Since the end of dot matrix age, after several Epson machines, I've been a loyal HP inkjetter. Until this year, when I bought my first Brother. Not only was this a change in brand but also my first all-in-1 unit. Traditionally the all-in-1 offerings received worst all-around ratings (do all/master none). But Brother's recent offerings seemed to have a growing cult of HP converts, and I was curious. When I learned the machine* printed 11" x 17" -- for well under $200 -- I was hooked.
I've only had it for 3-mos., not nearly long enough for durability statements, but the ease of use, friendly product support**, print quality and ink cost/longevity are positively remarkable.
So while the original post teased (but never directly answered) "See Who emerged Victorious" I can say that, thanks to Brother, HP may not continue to be as victorious as they once were around this office.
* MFCJ4410DW Business Smart Multi-Function Inkjet and Wireless Color Photo Printer with Scanner, Copier and Fax.
** I wirelessly network the Brother to WIN7, OS-X and iOS and have had two occassions to contact Brother tech support (Tennessee-based call center, BTW). Wonderful experiences.
A new service lets engineers and orthopedic surgeons design and 3D print highly accurate, patient-specific, orthopedic medical implants made of metal -- without owning a 3D printer. Using free, downloadable software, users can import ASCII and binary .STL files, design the implant, and send an encrypted design file to a third-party manufacturer.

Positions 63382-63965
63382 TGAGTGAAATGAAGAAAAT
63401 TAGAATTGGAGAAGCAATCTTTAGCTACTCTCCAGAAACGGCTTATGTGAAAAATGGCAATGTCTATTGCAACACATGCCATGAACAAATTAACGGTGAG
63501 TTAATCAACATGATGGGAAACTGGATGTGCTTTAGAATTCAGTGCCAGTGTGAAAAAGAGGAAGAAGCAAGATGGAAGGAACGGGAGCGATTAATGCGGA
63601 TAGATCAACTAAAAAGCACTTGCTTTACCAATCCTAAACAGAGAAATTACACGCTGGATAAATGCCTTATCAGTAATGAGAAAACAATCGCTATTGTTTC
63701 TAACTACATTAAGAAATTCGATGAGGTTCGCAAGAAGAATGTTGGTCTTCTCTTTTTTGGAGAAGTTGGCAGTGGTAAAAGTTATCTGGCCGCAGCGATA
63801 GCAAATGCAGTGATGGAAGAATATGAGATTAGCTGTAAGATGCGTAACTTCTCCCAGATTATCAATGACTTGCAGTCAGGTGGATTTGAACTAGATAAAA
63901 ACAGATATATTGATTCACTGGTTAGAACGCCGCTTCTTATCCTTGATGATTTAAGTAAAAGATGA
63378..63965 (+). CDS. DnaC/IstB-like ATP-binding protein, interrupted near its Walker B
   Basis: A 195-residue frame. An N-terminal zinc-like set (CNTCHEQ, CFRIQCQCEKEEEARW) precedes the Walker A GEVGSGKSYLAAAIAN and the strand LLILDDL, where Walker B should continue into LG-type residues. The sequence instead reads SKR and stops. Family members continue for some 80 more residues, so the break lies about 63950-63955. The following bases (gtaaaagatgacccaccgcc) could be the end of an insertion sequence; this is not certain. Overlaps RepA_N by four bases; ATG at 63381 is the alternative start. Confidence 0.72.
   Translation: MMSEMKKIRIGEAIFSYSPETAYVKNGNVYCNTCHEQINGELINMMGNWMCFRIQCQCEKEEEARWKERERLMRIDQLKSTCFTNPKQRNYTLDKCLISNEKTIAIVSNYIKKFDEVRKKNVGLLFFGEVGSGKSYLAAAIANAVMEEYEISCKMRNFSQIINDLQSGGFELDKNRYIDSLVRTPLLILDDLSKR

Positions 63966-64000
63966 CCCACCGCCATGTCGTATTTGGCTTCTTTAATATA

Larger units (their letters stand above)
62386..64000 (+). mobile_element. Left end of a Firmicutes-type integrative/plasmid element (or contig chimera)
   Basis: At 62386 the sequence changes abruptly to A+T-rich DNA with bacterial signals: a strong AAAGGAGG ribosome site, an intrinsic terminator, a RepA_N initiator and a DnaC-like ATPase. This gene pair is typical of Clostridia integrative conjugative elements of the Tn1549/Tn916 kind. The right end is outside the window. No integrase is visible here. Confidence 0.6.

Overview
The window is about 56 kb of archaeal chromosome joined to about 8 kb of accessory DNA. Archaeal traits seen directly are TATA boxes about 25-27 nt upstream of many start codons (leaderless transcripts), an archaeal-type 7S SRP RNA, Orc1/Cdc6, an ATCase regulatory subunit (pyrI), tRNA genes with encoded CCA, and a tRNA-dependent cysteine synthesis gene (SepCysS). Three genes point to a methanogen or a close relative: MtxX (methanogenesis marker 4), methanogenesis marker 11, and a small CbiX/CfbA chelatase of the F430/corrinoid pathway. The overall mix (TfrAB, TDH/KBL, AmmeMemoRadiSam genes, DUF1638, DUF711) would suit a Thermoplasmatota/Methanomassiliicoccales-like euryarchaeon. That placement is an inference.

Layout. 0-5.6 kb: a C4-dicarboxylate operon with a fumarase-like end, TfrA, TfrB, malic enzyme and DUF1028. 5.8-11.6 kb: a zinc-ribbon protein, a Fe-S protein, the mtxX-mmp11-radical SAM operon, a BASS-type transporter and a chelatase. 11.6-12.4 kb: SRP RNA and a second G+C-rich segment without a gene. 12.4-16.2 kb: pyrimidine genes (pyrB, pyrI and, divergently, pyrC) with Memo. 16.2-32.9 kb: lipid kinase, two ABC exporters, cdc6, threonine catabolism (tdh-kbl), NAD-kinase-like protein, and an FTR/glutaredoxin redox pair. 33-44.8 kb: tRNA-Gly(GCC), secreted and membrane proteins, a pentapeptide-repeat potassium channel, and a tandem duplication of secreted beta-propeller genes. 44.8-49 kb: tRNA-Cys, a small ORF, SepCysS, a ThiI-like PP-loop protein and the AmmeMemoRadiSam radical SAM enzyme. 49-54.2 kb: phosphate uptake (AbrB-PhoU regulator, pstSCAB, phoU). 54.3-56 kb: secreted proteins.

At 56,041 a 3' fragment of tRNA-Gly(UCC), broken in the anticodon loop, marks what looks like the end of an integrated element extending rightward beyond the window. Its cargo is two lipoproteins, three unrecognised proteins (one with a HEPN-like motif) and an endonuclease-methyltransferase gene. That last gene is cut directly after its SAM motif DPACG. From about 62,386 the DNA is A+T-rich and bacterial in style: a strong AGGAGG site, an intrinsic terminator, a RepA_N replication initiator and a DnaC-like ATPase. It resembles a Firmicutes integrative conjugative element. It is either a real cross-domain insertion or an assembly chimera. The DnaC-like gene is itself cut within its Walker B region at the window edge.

For industrial control applications, or even a simple assembly line, that machine can go almost 24/7 without a break. But what happens when the task is a little more complex? That’s where the “smart” machine would come in. The smart machine is one that has some simple (or complex in some cases) processing capability to be able to adapt to changing conditions. Such machines are suited for a host of applications, including automotive, aerospace, defense, medical, computers and electronics, telecommunications, consumer goods, and so on. This discussion will examine what’s possible with smart machines, and what tradeoffs need to be made to implement such a solution.